Milton Bradley today announced that the company sold ten million copies of its post-modern version of The Game during the fourth quarter of 2006. As a result of dwindling sales in its once popular The Game, the company in 1998 introduced a post-modern version with new rules. Despite weak acceptance by the public initially, Milton Bradley persisted in promoting The Game in the belief that its relevance would eventually catch on. Sales have now exceeded one billion dollars.
The original version of The Game, a strategy game involving cards and a set of tiles with letters and symbols, was straightforward, logical and rational. Everything meant what it was. The letter A was a letter A and the symbol for water was water. The rules were simple and clear, easily grasped and easy to follow for players age eight to adult.
The postmodern version of The Game is nuanced and ambiguous. The letters and symbols can each have numerous meanings, depending on the order in which they are played as well as context. Combinations of tiles that resulted in one person winning in the earlier version might result in two others winning in the new version. Even when tiles are played in identical formations in two games in a row, the outcomes can be different due to subtle complexities in the rules because tallies often end up meaning the opposite of what they appear.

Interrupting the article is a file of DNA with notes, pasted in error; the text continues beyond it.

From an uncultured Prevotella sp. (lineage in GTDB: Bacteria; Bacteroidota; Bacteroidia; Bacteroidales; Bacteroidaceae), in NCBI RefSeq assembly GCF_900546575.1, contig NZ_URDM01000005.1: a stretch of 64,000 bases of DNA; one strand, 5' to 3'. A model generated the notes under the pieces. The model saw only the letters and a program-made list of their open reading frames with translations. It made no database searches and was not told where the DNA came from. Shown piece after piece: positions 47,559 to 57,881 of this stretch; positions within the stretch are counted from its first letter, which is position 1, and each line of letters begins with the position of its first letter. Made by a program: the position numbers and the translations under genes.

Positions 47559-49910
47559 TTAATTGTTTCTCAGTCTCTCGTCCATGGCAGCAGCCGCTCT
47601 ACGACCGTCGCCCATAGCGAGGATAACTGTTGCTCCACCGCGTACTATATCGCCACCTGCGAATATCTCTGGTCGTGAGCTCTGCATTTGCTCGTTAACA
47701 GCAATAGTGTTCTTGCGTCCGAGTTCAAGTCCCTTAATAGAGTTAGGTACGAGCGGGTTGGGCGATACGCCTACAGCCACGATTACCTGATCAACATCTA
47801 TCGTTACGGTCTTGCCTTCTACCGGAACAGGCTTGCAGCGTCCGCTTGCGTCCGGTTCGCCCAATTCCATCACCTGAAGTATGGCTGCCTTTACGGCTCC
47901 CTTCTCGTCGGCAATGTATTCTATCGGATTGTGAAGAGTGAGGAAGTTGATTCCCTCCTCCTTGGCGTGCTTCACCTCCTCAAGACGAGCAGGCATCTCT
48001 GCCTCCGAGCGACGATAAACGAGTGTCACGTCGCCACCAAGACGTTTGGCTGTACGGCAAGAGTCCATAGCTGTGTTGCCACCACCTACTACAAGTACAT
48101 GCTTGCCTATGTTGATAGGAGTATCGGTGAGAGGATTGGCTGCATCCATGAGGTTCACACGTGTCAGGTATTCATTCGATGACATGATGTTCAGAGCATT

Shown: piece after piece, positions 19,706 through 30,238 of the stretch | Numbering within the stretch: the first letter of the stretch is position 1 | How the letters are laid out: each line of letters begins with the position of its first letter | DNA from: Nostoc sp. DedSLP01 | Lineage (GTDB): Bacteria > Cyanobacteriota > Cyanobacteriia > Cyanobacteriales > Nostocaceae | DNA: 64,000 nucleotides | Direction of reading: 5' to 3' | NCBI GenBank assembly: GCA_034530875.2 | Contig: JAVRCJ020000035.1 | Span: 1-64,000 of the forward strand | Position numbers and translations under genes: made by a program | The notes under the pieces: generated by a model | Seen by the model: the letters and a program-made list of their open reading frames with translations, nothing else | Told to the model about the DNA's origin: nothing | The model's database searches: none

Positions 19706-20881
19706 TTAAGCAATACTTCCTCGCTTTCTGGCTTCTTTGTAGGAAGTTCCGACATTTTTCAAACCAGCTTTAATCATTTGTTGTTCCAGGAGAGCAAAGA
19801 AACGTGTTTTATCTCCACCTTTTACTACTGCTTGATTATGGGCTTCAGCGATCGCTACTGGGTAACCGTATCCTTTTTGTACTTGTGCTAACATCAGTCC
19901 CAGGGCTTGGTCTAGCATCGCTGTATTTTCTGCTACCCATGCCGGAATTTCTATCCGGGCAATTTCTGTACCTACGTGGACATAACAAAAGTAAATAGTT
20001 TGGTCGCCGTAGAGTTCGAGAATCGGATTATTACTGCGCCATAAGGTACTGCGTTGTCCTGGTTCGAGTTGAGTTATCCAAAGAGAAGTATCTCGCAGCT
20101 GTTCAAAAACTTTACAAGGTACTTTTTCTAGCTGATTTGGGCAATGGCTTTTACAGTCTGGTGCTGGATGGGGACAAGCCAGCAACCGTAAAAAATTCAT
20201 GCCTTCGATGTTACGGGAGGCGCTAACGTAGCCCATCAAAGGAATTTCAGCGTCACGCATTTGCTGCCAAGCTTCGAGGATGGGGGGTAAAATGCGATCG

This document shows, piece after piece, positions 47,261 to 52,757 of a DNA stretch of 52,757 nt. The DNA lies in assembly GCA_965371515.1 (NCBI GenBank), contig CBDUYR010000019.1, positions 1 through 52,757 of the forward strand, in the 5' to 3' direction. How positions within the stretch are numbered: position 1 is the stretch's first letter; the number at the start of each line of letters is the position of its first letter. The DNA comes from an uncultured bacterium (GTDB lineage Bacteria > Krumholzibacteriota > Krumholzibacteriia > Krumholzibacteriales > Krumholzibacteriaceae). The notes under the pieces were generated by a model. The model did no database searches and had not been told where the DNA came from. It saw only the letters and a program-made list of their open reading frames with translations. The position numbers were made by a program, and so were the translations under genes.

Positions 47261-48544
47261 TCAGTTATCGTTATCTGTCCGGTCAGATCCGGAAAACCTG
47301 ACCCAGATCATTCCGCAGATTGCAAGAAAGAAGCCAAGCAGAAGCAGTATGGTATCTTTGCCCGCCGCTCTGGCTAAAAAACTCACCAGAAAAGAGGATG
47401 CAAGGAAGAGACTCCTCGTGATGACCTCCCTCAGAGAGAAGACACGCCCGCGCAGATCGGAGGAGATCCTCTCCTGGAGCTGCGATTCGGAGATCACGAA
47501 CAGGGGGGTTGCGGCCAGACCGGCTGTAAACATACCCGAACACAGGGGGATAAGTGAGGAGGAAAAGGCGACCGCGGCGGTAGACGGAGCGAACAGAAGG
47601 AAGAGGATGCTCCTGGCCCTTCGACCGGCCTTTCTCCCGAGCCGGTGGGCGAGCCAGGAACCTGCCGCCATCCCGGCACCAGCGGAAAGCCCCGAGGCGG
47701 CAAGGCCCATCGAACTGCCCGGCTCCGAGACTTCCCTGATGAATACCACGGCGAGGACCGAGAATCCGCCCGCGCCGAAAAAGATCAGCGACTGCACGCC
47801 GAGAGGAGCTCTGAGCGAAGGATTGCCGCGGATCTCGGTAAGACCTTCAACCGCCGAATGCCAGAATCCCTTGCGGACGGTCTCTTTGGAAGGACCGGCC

"To casual observers the rules appear to be nonsense," said Milton Bradley spokesperson Aaron Bennett. "Whereas the earlier Game was designed for children, this new version is clearly for older children and young adults, our target audience. Sales of The Game to older demographics have not been particularly brisk."
It is rumored that Parker Brothers is now working on a post-modern version of Monopoly. Avalon Hill is close to introducing a post-modern version of its classic strategy war game Stratego.